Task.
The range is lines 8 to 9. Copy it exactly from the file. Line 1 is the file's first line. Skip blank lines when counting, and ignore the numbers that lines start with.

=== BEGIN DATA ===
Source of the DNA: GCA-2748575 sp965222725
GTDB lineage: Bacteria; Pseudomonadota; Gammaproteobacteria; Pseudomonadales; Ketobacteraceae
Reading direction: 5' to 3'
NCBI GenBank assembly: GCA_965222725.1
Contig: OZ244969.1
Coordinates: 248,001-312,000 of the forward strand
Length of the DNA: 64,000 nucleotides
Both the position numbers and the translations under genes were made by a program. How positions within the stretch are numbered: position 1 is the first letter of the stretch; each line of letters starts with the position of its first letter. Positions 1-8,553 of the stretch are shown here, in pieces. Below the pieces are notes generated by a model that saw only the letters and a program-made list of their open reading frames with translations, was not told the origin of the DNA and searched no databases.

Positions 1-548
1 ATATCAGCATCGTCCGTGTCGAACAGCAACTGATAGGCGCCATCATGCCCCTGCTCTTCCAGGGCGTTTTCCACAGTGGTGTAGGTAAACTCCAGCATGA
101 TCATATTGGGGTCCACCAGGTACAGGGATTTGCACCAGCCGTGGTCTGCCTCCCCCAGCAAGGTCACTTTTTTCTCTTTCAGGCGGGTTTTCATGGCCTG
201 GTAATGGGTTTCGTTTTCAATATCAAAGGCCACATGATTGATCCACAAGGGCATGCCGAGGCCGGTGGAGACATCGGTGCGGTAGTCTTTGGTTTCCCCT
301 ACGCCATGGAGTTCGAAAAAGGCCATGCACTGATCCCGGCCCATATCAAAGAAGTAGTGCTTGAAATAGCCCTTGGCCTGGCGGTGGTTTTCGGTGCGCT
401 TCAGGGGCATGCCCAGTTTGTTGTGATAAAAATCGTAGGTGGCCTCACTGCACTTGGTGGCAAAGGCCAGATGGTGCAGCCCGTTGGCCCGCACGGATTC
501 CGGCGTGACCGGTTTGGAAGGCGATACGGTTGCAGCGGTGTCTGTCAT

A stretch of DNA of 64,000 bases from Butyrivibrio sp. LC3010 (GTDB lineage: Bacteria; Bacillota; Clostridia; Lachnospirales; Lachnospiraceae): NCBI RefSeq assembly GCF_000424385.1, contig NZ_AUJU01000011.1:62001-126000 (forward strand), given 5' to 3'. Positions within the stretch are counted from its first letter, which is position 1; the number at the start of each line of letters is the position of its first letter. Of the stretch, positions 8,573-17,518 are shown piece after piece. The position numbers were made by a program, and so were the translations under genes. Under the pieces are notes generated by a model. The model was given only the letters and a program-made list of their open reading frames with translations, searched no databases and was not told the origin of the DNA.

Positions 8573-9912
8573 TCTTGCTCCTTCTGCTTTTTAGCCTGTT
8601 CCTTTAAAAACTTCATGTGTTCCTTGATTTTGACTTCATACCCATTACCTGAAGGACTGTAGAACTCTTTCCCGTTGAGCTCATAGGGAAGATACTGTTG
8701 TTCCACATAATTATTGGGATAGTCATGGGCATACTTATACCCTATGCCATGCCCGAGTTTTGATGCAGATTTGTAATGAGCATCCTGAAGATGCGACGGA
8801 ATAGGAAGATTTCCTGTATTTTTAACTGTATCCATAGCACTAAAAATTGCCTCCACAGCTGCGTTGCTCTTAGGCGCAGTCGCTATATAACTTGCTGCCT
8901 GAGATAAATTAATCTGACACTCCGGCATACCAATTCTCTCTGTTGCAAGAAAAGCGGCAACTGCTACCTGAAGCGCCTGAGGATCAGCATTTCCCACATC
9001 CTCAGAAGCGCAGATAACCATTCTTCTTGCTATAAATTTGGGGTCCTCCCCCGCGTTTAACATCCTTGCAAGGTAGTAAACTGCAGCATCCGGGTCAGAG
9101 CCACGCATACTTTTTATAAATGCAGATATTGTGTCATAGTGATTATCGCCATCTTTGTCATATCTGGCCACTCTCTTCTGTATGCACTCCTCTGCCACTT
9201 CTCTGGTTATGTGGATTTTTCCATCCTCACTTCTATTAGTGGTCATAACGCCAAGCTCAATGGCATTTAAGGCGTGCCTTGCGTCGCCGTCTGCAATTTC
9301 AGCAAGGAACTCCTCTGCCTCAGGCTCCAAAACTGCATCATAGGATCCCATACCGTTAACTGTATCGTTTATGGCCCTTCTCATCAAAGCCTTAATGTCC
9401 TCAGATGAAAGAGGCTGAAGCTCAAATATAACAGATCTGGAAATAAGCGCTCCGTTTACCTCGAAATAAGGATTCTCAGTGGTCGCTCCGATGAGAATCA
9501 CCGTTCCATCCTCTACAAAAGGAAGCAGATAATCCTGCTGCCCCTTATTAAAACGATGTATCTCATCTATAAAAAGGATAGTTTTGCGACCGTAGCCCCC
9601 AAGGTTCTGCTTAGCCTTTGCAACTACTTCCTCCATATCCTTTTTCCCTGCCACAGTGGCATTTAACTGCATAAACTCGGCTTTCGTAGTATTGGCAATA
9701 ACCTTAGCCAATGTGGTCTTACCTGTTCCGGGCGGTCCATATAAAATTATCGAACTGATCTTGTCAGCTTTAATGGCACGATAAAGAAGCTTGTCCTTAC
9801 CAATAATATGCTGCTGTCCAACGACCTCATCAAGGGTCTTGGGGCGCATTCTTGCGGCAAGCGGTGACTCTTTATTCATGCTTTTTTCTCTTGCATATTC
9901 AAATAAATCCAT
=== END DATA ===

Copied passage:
Both the position numbers and the translations under genes were made by a program. How positions within the stretch are numbered: position 1 is the first letter of the stretch; each line of letters starts with the position of its first letter. Positions 1-8,553 of the stretch are shown here, in pieces. Below the pieces are notes generated by a model that saw only the letters and a program-made list of their open reading frames with translations, was not told the origin of the DNA and searched no databases.

Positions 1-548